Prisoner miscarries

A recent report describing the inhumane treatment of prisoners in Chinese prisons in Tibet has been received. The report recounts the case of a pregnant woman who was arrested on suspicion of independence activities and subjected to intensive interrogations. The woman’s pleas that she felt weak were ignored and two days later, denied recommended hospital care, she miscarried her child.

At the time of arrest in June 1993 the woman (name withheld) was 3 months and 17 days pregnant. The night of her arrest she was reportedly kept standing in a cold room while being interrogated about her activities. The woman told her interrogators that she was pregnant and was feeling weak, however the pleas were ignored and the questions continued.

When the officials realised that the woman was not going to tell them anything, they finally halted their questions but kept her standing, under guard, until 8.30 a.m. the next day. The interrogation session had begun at 6 p.m. the previous night.

By the next morning the woman had been standing for 14 hours in a row and she was reported to be so stiff that she could scarcely move. When a policewoman offered her some boiled water and biscuits she could not eat anything and was suffering such incredible pain that she was unable to bend her legs or sit down.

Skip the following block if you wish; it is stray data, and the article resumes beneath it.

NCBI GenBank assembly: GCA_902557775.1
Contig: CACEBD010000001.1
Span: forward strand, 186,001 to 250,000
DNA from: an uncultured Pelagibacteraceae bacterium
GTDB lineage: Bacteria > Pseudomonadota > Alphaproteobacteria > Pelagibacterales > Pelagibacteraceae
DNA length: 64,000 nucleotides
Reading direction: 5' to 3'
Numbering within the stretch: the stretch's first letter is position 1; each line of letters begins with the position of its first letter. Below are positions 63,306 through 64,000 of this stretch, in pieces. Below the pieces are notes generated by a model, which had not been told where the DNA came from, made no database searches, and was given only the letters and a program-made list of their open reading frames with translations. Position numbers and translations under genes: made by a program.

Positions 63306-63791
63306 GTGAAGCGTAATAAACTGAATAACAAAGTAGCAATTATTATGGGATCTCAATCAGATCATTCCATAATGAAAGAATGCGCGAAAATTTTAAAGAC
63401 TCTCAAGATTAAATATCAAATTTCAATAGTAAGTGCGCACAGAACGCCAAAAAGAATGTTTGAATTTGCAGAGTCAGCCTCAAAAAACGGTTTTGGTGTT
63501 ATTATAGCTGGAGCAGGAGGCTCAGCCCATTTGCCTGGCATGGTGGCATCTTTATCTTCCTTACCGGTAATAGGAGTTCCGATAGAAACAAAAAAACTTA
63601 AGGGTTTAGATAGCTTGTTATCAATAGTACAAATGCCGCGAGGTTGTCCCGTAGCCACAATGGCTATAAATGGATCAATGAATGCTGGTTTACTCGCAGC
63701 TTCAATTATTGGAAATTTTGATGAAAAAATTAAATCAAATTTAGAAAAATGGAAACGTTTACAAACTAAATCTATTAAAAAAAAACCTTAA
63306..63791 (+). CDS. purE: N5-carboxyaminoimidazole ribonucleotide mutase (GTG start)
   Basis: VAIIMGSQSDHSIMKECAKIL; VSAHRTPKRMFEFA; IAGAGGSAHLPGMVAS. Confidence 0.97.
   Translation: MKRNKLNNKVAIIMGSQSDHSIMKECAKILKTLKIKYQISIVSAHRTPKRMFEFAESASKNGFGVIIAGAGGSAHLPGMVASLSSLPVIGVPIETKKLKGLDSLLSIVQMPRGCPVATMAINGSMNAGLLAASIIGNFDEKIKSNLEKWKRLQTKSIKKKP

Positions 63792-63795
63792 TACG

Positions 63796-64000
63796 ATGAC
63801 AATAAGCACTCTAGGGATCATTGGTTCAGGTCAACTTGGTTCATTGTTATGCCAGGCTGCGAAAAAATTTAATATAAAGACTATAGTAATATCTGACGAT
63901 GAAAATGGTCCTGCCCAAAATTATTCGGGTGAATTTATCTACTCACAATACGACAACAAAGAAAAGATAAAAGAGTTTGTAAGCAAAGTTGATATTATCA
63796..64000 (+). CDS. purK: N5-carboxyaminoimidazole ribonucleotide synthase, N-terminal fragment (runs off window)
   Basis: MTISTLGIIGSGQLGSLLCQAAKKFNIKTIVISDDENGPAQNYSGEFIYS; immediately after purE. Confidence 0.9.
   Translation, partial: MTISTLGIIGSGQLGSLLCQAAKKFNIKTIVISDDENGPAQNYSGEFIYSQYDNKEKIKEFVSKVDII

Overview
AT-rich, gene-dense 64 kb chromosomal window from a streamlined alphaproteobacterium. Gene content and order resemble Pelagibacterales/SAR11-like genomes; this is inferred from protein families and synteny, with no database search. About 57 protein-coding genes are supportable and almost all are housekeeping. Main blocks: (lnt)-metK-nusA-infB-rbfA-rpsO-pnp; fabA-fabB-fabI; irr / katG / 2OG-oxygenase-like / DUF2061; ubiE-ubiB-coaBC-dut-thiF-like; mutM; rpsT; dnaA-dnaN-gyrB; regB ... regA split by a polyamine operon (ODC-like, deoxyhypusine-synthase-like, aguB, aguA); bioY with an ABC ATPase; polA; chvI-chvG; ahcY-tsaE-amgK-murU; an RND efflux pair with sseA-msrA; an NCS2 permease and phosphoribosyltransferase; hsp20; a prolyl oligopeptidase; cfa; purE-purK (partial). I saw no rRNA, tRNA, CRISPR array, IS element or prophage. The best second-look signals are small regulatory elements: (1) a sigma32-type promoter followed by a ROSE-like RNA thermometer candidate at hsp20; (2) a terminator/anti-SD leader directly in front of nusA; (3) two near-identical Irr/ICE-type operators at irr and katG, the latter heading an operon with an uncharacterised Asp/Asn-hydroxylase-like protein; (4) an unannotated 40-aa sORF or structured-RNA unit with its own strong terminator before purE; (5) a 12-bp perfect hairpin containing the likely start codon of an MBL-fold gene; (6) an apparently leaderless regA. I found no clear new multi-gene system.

The woman was taken to hospital where doctors said she should be admitted immediately. The prison officials refused the advice and she was returned to the prison. The woman was given some pills but did not take them for fear they would be harmful to her child.

It was reported that the following day, while trying to go to the toilet, the woman was suddenly struck with dizziness and fell unconscious. The woman later said that she had realised before losing consciousness that she had lost her baby.

Following the miscarriage the woman was hospitalised for one week from 12 June 1993. Although still not completely well, she was then taken back to prison where she was once again lectured and interrogated. This time her interrogators reportedly told her that it was her own fault and her problem alone that she had lost her child and that “next time you should think before involving yourself in political activities”.

Despite testifying in court about losing her baby due to the maltreatment of the prison officials and pleading with the prosecutor to speak to the doctor of the hospital who had treated her, the woman was sentenced to three years imprisonment.

The special needs of pregnant women under detention are recognised by the United Nations Standard Minimum Rules for the Treatment of Prisoners which states that “there shall be special accommodation for all necessary pre-natal and post-natal care and treatment” in women’s institutions.

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